Samuel Fox acquired the old cotton mill in 1842, at first renting it from its then owner, Joshua Newton. Nine years later, in 1851, he purchased the mill outright from Joshua’s son, Thomas Newton. Fox converted the place to use as a wire mill, and built much of the infrastructure of Stocksbridge, primarily to house his new workforce and to supply their needs. The wire was initially for textile pins, but around 1848 the business expanded to include wire for umbrella frames which led to Fox developing the “Paragon” umbrella frame in 1851.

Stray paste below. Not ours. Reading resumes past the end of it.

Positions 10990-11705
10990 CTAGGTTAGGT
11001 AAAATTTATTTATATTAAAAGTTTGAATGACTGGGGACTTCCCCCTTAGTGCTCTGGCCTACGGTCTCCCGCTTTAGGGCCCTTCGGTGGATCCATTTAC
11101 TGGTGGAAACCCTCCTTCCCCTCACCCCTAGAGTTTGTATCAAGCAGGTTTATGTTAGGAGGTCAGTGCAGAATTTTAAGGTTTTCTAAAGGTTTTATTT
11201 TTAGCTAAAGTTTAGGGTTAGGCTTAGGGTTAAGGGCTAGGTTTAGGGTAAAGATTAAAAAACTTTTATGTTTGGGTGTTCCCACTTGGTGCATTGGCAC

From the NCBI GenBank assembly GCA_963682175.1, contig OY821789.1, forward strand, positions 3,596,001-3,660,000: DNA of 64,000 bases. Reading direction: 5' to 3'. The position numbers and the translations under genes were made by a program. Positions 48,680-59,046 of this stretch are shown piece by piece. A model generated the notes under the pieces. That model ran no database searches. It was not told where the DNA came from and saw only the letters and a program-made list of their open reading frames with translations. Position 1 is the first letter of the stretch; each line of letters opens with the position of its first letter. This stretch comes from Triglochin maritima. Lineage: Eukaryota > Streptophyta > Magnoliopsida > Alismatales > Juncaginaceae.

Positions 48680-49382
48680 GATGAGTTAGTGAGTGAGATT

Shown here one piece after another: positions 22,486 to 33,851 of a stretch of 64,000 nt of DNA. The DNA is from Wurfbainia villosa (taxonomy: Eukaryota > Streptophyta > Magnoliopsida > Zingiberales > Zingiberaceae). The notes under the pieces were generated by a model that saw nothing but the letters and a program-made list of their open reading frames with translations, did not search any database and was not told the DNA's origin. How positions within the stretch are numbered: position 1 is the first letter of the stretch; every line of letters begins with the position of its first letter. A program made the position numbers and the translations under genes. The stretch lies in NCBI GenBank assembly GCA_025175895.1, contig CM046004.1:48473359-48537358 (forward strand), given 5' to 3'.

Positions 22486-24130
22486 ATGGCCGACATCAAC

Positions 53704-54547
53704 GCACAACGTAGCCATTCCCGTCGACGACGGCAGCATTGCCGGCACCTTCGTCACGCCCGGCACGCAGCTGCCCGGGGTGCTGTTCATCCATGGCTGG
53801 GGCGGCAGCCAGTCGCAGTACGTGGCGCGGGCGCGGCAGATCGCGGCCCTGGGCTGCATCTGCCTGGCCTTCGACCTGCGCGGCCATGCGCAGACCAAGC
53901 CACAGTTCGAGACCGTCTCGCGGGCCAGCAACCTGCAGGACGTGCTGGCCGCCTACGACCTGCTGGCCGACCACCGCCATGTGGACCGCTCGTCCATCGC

The business continued to expand, and extended into different products, but underwent a major change in direction in the early 1860s when Fox realized that he could save large amounts of money by making his own steel for the wire, rather than buying it in. Furnaces and a rolling mill were installed, which in turn allowed the production of railway lines and springs. The business was incorporated into a limited company in 1871. Between 1872 and 1877 a railway line was built to link the works with the Manchester, Sheffield and Lincolnshire Railway at Deepcar. This was the Stocksbridge Railway, which existed as a subsidiary company until 1992. Samuel Fox & Co joined Steel, Peech and Tozer at Templeborough to form the United Steel Companies (USC) following the First World War. From then on the products of the USC sites were coordinated so that each works specialised in set products. Fox’s specialised in special steel produce such as spring steel and stainless steels. This developed into the manufacture of high-quality steel for the aviation industry. One specialised department assembled and tested springs for Rolls Royce cars. During the Second World War, ‘Sammy Fox’s’ Steelworks was kept busy as part of the war effort. During the Sheffield Blitz by the Luftwaffe, the bombers used the dam at the end of Stocksbridge as a turning point for their run back toward Sheffield. Following nationalisation in 1967, the British Steel Corporation split the stainless steel departments off into a separate business which by 2004 had become part of Outokumpu. During the 1980s and 1990s the Stocksbridge works was part of the United Engineering Steels group (a joint venture between British Steel and GKN) and was known as “Stocksbridge Engineering Steels”. In 1999 the works were taken over by Corus and were part of the Corus Engineering Steels (CES) group. Although for several years Corus ran at a loss, it returned to profit, in part helped by a rise in demand for steel caused by Chinese economic activity.